Colic or ear infections. Children with colic or frequent ear infections are much more likely to have sleep problems. These babies have sleep problems primarily because they get into the bad habit of waking during the night when they aren't feeling well. Then, even when they are feeling better, they may still wake during the night and have difficulty returning to sleep without parental intervention. For the parents, it is difficult to determine whether their baby is still in pain from an ear infection or is just having problems sleeping.

Same bed or room. Studies have shown that almost all children who sleep in the same bed or in the same room as their parents wake during the night. Chapter 5 explains why this happens.

Breast-feeding. Breast-fed babies are also more likely to take longer to sleep through the night. One study found that 52 percent of breast-fed infants, but only 20 percent of bottle-fed infants, wake during the night. A complete discussion on breast-feeding and sleep can be found in Chapter 7.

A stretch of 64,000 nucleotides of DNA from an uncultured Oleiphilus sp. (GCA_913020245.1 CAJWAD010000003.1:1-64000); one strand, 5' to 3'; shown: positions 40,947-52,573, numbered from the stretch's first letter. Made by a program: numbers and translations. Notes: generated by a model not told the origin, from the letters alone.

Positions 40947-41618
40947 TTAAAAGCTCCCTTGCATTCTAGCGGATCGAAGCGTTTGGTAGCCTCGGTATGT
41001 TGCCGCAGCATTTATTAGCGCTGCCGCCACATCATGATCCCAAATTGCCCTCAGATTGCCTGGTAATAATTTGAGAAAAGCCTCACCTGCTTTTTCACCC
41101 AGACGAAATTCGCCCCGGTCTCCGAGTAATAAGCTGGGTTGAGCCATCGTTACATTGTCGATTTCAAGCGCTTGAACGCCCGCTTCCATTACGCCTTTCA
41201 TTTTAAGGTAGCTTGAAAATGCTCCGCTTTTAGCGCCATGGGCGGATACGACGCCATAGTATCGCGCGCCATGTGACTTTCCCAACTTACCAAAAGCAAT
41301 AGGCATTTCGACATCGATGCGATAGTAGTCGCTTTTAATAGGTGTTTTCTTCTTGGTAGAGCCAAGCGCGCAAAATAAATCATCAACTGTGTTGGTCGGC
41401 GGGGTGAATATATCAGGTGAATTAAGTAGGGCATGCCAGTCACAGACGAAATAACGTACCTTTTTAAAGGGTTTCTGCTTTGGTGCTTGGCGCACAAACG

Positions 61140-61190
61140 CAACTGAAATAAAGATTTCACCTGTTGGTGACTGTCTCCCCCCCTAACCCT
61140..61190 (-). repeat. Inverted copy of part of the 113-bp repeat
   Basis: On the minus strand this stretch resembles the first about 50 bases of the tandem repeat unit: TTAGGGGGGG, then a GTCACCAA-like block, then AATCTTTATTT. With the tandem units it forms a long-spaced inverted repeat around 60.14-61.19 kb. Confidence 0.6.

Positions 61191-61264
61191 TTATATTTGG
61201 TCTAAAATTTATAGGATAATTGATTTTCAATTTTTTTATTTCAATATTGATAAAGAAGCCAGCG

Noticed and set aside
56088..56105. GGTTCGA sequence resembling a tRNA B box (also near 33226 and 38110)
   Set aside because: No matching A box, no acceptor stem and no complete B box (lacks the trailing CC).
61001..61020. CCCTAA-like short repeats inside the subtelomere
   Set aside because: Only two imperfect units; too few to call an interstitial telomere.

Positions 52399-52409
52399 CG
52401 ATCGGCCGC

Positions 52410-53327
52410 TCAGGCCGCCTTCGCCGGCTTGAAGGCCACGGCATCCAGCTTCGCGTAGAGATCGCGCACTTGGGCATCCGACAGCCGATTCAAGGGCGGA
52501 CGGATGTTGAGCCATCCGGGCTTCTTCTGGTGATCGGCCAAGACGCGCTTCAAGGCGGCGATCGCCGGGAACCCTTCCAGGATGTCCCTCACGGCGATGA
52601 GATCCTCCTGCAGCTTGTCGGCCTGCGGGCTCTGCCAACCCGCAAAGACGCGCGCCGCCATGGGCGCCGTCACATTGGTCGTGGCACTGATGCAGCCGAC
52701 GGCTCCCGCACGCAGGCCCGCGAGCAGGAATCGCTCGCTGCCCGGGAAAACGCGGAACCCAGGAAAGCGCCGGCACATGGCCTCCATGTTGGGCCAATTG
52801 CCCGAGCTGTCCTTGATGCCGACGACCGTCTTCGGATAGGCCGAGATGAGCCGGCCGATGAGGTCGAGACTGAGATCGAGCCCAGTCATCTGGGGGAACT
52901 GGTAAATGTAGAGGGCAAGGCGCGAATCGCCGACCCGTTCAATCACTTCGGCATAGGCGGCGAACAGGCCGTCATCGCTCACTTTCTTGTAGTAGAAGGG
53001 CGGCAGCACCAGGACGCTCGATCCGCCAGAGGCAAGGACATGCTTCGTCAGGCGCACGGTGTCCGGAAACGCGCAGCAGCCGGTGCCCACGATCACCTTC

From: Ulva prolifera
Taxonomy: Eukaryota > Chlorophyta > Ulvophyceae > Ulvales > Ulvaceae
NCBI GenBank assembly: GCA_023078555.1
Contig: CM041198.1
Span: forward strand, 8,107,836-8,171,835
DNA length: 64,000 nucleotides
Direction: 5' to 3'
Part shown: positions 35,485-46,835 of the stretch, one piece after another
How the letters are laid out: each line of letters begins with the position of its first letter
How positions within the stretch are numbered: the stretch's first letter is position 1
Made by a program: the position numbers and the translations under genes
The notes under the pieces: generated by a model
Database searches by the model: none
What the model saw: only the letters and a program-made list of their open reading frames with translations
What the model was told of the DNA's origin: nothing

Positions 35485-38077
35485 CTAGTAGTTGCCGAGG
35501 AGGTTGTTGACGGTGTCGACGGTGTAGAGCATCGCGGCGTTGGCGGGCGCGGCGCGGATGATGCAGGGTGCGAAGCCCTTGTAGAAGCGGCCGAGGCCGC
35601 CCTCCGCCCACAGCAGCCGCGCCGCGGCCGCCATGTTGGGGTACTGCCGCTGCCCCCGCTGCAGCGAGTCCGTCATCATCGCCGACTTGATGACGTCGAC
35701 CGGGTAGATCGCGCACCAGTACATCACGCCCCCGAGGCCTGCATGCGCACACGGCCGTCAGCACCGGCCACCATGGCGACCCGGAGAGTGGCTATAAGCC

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Sleeping Through the Night, Revised Edition: How Infants, Toddlers, and Their Parents Can Get a Good Night's Sleep 3.5 out of 5 based on 0 ratings. 20 reviews.
Anonymous More than 1 year ago
The best book i've read so far about sleep management. Helped enormously. My daughter is 18 months old, and we had a huge problem, waking up 3-6 times a night, needing to rock her back to sleep. It would take me an hour to rock her to sleep at bedtime, only to get back to rocking an hour or two later. I literraly was falling apart with, always sleepy and tired. Now she falls asleep herself, and when she wakes up at night she gets back to sleep herself... The book not only describes the method , but explanes what to do in different situations, that might get in the way of sleep training, like vacations or when the baby is sick. Explanations are thorough and well researched. I wish I got this book earlier!
Anonymous More than 1 year ago